The Montagu Arms, Beaulieu – stayed in by Sir Arthur Conan Doyle when he was researching The White Company. Conan Doyle wanted to focus instead on his historical novels, and it was while researching for The White Company – said to be his favourite work – that he discovered the New Forest. This led to him buying a country home, Bignell Wood, near Minstead, as a birthday present for his second wife Jean, and the couple used it as a rural retreat from their main home at Crowborough in East Sussex. The village of Minstead featured strongly in The White Company.

Grave of Arthur Conan Doyle, All Saints Church, Minstead – Conan Doyle turned to spiritualism following the deaths of several close family members around the time of the First World War. It is said that Bignell Wood was used to hold séances and that local postmen refused to deliver mail to the door; also that Charles Dickens and Joseph Conrad ‘came through’ to Conan Doyle to ask him to complete their unfinished works. He was first buried in the grounds of his Crowborough estate and his widow was buried alongside him when she died 10 years later. In 1955, when the last of the Crowborough estate grounds were sold out of the family, the couple’s remains were removed and re-interred at All Saints’ Church in Minstead. The grave can still be visited

Grave of Alice Liddell (Alice in Wonderland) Churchyard of St Michael and All Angels, Lyndhurst – Alice Pleasance Liddell (1852 – 1934) was the little girl who inspired Lewis Carroll’s Alice’s Adventures in Wonderland and Through the Looking Glass.  Under her married name of Alice Hargreaves, she came to live in Lyndhurst and was a society hostess. Alice was four years old when the author, whose real name was Charles Dodgson, became a close family friend.  His fantastic stories were made up to entertain young Alice and her sisters on a boat outing and formed the basis for Alice’s Adventures Under Ground, the first draft of the Alice stories, which went on to become the most popular children’s books in England. Alice’s connection with the New Forest began in 1880 after she married wealthy Reginald Hargreaves, who had inherited the Cuffnells country estate near Lyndhurst.  Alice became a society heiress and was the first president of Emery Down Women’s Institute.  She is said to have found being the original storybook Alice something of a burden.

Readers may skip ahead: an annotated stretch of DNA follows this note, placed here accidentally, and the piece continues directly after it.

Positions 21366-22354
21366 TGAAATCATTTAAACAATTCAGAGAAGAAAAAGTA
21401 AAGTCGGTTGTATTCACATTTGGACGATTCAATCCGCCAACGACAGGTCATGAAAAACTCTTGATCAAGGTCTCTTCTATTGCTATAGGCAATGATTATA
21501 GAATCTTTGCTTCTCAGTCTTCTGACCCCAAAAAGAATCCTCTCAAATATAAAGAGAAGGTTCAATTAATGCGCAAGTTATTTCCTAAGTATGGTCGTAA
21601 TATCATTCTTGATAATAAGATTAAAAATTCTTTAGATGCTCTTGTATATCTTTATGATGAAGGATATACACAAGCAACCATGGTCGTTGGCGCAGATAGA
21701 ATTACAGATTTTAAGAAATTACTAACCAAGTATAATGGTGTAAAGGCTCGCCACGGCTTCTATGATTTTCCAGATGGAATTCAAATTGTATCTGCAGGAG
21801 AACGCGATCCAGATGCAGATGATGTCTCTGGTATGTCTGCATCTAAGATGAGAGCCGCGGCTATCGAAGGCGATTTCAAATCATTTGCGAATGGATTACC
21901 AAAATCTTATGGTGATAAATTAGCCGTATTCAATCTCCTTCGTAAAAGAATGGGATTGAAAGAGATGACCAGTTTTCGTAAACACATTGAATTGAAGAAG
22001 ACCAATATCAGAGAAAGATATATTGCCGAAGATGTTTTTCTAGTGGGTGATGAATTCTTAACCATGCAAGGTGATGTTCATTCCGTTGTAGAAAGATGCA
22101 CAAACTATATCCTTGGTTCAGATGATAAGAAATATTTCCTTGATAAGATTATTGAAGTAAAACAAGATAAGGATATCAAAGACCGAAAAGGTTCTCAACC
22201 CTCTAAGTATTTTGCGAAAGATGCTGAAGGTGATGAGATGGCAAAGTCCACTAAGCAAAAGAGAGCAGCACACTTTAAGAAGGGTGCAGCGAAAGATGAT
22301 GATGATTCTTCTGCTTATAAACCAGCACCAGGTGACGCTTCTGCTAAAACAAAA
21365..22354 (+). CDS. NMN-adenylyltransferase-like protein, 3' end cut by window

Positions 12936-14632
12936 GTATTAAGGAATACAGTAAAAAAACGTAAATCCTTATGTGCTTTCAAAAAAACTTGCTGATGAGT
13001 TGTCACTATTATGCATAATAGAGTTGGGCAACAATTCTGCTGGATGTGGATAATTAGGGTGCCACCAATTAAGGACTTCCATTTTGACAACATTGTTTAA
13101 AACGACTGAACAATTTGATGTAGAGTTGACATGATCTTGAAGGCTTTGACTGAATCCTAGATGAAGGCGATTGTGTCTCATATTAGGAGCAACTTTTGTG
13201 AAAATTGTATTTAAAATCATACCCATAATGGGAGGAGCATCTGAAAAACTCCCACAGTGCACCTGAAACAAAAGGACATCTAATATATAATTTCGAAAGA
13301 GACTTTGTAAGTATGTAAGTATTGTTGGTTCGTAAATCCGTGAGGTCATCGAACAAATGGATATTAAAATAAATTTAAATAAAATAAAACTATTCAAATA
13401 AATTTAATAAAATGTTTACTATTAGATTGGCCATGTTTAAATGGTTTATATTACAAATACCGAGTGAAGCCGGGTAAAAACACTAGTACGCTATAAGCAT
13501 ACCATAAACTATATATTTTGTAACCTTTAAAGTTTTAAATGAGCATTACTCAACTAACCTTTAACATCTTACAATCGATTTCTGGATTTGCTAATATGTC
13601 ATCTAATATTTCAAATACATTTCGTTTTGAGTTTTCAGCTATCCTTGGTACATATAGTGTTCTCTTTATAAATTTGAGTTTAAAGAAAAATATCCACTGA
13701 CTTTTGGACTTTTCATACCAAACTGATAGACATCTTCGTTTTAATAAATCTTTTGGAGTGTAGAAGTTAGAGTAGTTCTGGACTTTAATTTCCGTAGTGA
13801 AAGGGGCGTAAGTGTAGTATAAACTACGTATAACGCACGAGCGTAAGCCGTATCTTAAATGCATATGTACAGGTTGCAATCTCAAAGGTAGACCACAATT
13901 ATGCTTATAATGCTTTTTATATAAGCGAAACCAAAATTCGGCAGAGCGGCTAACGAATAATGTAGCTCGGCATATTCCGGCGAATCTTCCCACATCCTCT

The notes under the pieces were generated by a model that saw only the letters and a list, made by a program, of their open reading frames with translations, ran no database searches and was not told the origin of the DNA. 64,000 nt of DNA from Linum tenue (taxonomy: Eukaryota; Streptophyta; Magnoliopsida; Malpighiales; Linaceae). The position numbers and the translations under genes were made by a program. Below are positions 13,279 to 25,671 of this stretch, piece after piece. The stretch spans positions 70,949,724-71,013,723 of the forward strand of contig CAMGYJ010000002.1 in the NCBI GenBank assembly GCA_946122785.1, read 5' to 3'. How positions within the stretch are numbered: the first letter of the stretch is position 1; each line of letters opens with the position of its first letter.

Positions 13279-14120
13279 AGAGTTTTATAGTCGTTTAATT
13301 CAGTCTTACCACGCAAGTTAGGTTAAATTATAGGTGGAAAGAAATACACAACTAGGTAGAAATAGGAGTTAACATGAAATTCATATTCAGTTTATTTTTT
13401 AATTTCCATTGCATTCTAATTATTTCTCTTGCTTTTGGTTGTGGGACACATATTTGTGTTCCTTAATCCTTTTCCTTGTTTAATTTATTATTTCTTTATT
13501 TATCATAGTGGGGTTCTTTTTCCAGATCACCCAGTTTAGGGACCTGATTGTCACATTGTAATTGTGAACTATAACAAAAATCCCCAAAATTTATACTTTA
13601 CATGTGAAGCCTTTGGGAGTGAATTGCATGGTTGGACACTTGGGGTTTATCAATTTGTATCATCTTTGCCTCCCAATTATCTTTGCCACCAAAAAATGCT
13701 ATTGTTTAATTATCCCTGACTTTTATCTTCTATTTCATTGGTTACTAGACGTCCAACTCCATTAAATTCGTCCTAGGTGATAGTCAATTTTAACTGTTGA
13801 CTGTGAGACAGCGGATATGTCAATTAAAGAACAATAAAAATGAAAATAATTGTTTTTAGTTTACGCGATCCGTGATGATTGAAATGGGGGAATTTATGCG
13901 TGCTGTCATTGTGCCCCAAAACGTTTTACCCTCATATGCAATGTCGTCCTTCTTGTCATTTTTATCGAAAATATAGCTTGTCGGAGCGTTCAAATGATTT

The ‘crinkle crankle’ wall in Lymington, built by Devil Rides Out author Dennis Wheatley – His house, Grove Place in Lymington, has been demolished but the wall he is said to have built (a specific style found in the area known as crinkle crankle, because of its wavy construction) reportedly survives. Described as a ‘mini stately home’ by his friends, Grove was an eighteenth century Georgian mansion of modest size built onto a Jacobean farmhouse. When DW moved in, there was a fair amount of work to be done, and he set about renovating the house and grounds with gusto. He wrote 18 books there, including a series set in the Napoleonic era following the career of dashing Republican secret agent Roger Brook; The Launching Of Roger Brook (1947) and The Ka Of Gifford Hillary (1956).

Beaulieu River – used as London for the film of the Robert Bolt book and play ‘A Man For All Seasons’ (made into an Oscar-winning film starring Paul Schofield and Orson Welles) about the conflict between King Henry VII and Sir Thomas More.

The Ruth Rendell Mysteries (Inspector Wexford novels) were filmed in New Forest at locations including Breamore House and Rhinefield House.

Lymington hosts regular Pens and Personalities Tours encompassing literary connections.

From Dennis Wheatley’s satanic novels to Captain Marryat’s ‘Children of the New Forest’ Lymington has more links with books and their writers than you might think. Come and hear about some of the literati of Lymington and discover where they gained the inspiration to put pen to paper.

 And finally, the New Forest Arts Festival 2017 has a literature element – check out the events happening from 10 to 25 June 2017.




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